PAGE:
Becoming as a species ever better-informed and lesser-educated, our increasing similarity to those furry-footed rodents is apparent and Darwin be damned. My Thursday Washington Post carries an article by Julia Eilperin “Worldwide Report Says Amphibians Are in Peril,” ecological stresses may be taking toll.
Ho hum, those old ecological stresses again. 32 percent of all amphibian species face extinction, compared with 12 percent birds and 23 percent mammals. “Canaries in the coal mine” scientists call amphibians because their permeable skin makes them particularly sensitive to environmental changes. Well, coal mining has always been a nasty business. The article goes on to say that “this has taken the scientific world completely by surprise.”
Oh, come on. Pissed them off, made them frown perhaps, in some rare cases made them collectively tap their fingers, but hardly took them by surprise.
There are no surprises left.
There are merely consequences and on our collective headlong rush-for-the-sea we are barely able to glance over our shoulders as the consequences blur by in fast-forward. A polar ice cap melts here or there, a larger “dead zone” in this or that fishery. We are able to measure the precise percentage of air pollution America supplies globally compared to its population (24 to 4), but are we surprised? Hardly. Bored perhaps, maybe annoyed, but only at the constant harping and dreary finger-pointing, never at our god-given freedoms to fuck things up.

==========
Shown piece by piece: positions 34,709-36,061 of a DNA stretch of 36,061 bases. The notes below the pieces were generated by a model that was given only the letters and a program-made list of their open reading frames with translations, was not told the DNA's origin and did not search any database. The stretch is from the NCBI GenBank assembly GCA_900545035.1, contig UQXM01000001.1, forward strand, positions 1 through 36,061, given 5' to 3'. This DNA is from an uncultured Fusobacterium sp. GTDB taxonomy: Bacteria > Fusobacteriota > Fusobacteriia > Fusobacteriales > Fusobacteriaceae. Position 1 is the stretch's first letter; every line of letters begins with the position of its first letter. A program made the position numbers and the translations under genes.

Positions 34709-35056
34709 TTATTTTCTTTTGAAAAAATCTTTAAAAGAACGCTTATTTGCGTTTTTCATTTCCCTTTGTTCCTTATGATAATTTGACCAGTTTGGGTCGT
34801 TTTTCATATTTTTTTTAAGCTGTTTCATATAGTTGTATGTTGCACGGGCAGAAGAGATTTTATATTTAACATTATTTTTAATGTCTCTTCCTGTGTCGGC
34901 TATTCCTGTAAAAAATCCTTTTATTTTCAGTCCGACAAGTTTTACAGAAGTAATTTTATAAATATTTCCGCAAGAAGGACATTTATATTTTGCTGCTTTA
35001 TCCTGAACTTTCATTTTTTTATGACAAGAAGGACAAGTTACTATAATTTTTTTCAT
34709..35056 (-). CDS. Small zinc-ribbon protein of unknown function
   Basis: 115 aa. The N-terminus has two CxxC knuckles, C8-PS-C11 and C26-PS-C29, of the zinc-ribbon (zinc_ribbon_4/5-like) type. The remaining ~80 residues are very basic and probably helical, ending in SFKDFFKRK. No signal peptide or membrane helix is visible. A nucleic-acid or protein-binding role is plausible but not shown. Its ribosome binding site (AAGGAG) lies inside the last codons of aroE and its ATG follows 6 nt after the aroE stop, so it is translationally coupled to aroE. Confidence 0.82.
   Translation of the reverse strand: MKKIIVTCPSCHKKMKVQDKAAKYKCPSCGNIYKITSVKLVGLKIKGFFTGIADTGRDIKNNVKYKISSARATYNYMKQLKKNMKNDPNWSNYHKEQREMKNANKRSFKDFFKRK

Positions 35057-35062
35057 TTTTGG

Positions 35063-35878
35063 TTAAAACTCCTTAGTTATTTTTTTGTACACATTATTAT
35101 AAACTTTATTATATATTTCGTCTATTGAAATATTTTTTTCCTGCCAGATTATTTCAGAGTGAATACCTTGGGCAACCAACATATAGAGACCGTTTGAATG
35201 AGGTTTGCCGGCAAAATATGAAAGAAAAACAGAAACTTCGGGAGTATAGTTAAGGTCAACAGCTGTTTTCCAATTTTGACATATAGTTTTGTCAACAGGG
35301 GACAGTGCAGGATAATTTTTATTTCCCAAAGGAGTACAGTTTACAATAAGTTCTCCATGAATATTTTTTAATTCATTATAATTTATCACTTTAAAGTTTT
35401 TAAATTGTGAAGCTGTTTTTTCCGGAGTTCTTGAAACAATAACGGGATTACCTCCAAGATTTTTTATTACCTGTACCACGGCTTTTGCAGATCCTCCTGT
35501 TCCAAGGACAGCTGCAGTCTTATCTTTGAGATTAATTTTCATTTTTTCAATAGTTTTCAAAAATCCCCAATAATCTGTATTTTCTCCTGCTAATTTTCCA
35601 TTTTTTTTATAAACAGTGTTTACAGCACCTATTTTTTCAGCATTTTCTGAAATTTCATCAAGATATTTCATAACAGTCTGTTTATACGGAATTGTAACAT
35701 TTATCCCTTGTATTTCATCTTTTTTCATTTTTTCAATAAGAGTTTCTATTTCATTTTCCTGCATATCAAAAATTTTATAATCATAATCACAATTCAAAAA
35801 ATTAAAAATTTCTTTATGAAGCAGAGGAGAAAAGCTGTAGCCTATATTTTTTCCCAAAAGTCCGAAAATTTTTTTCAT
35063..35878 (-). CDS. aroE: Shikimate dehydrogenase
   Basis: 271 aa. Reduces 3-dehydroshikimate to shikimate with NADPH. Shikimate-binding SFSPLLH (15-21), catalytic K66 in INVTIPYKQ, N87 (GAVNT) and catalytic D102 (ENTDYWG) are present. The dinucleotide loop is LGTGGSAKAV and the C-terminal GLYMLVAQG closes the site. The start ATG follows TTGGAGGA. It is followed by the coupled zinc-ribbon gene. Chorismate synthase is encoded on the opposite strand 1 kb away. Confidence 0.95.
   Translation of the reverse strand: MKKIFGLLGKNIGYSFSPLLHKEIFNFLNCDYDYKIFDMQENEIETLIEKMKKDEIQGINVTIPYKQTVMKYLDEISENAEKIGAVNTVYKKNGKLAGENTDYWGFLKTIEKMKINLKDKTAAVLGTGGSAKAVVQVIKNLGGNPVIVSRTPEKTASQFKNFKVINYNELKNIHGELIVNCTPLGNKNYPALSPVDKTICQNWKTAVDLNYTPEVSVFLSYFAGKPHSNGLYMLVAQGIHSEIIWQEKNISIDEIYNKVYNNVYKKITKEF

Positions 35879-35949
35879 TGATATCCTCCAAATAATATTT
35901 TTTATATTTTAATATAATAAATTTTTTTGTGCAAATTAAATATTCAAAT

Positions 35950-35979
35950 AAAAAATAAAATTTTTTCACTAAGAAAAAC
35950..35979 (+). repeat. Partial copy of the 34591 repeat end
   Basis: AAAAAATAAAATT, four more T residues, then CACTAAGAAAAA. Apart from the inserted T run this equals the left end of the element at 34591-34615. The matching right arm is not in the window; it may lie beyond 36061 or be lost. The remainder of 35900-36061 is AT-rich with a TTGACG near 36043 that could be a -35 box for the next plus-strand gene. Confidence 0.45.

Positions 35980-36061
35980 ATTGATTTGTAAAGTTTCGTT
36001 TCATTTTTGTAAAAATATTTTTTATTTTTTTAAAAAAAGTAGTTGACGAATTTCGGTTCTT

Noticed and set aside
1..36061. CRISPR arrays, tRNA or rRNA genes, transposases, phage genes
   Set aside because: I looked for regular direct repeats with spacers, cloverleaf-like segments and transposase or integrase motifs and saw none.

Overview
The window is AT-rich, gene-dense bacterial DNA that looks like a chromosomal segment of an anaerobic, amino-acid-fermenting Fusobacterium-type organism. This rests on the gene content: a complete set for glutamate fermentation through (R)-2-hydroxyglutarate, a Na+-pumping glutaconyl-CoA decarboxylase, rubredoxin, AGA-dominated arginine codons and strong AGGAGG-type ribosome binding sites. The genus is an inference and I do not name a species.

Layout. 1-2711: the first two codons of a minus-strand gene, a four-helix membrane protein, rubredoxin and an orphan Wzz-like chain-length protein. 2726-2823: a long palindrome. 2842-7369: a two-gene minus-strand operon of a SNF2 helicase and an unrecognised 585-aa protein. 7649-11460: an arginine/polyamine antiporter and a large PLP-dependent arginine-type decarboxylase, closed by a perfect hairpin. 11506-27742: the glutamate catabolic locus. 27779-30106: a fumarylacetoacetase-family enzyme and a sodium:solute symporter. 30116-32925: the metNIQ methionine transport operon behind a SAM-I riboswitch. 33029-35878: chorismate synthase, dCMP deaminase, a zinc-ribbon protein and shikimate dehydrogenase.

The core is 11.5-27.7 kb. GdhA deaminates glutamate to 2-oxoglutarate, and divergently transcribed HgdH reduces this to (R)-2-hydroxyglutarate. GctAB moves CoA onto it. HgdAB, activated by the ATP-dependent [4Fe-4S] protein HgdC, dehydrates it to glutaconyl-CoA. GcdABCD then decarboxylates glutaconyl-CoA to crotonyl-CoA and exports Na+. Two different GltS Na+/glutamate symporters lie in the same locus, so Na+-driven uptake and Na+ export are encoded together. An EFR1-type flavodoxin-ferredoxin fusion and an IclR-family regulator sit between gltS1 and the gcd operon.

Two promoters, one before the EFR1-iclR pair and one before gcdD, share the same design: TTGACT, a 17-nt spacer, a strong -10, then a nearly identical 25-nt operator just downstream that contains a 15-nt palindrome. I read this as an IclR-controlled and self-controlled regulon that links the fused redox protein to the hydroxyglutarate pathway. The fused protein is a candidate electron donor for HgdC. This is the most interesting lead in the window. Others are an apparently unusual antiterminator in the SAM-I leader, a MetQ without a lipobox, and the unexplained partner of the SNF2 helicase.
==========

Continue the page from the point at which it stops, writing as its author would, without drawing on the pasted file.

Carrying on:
The following day, another staff writer by the name of Jonathan Weisman marks the moment the U.S. hit its debt ceiling of 7.4 trillion dollars. And it turns out (are such coincidences never-ending?) that that moment coincides with the worldwide amphibian dilemma. Been a busy week, but you gotta admit that the Washington Post has some first-class staff writers. Unfortunately Weisman’s article was another of those ho-hummers, ‘cause neither of these ghastly occurrences is going to put the gun to our head by next Tuesday. And, if it were, we wouldn’t begin to get nervous until Monday afternoon.
That’s the way it ought to be. It’s our heritage, our right as Americans to put off the future. We invented putting off the future and we’re damned proud of it. Just as Europe is known for never forgetting the past and has let it cripple them, America is known for never worrying about the future, their major strength. Consequence is a word in the dictionary. We invented futureless consumption as a Yankee concept, nurtured it in our schools while discipline gave way to chaos and polished it in the glamorization of everything from no-money-down to reality-TV in place of reality. On a whole psychic level, from government to daily life, if we don’t choose to admit it, it doesn’t exist. Yeah! At long last, the unsinkable ocean liner.
And, of course it may well be true. We haven’t yet tested the theory that all these disappearing life forms may change for the better. The icky stuff that spoils camping trips may just go away. It hasn’t yet been put to the test that unending and galloping national debt finally comes to a reckoning. No entity on earth has yet accumulated 7.5 trillion dollars in debt, so how could we really know? And it’s someone else’s job anyway to monitor all that stuff.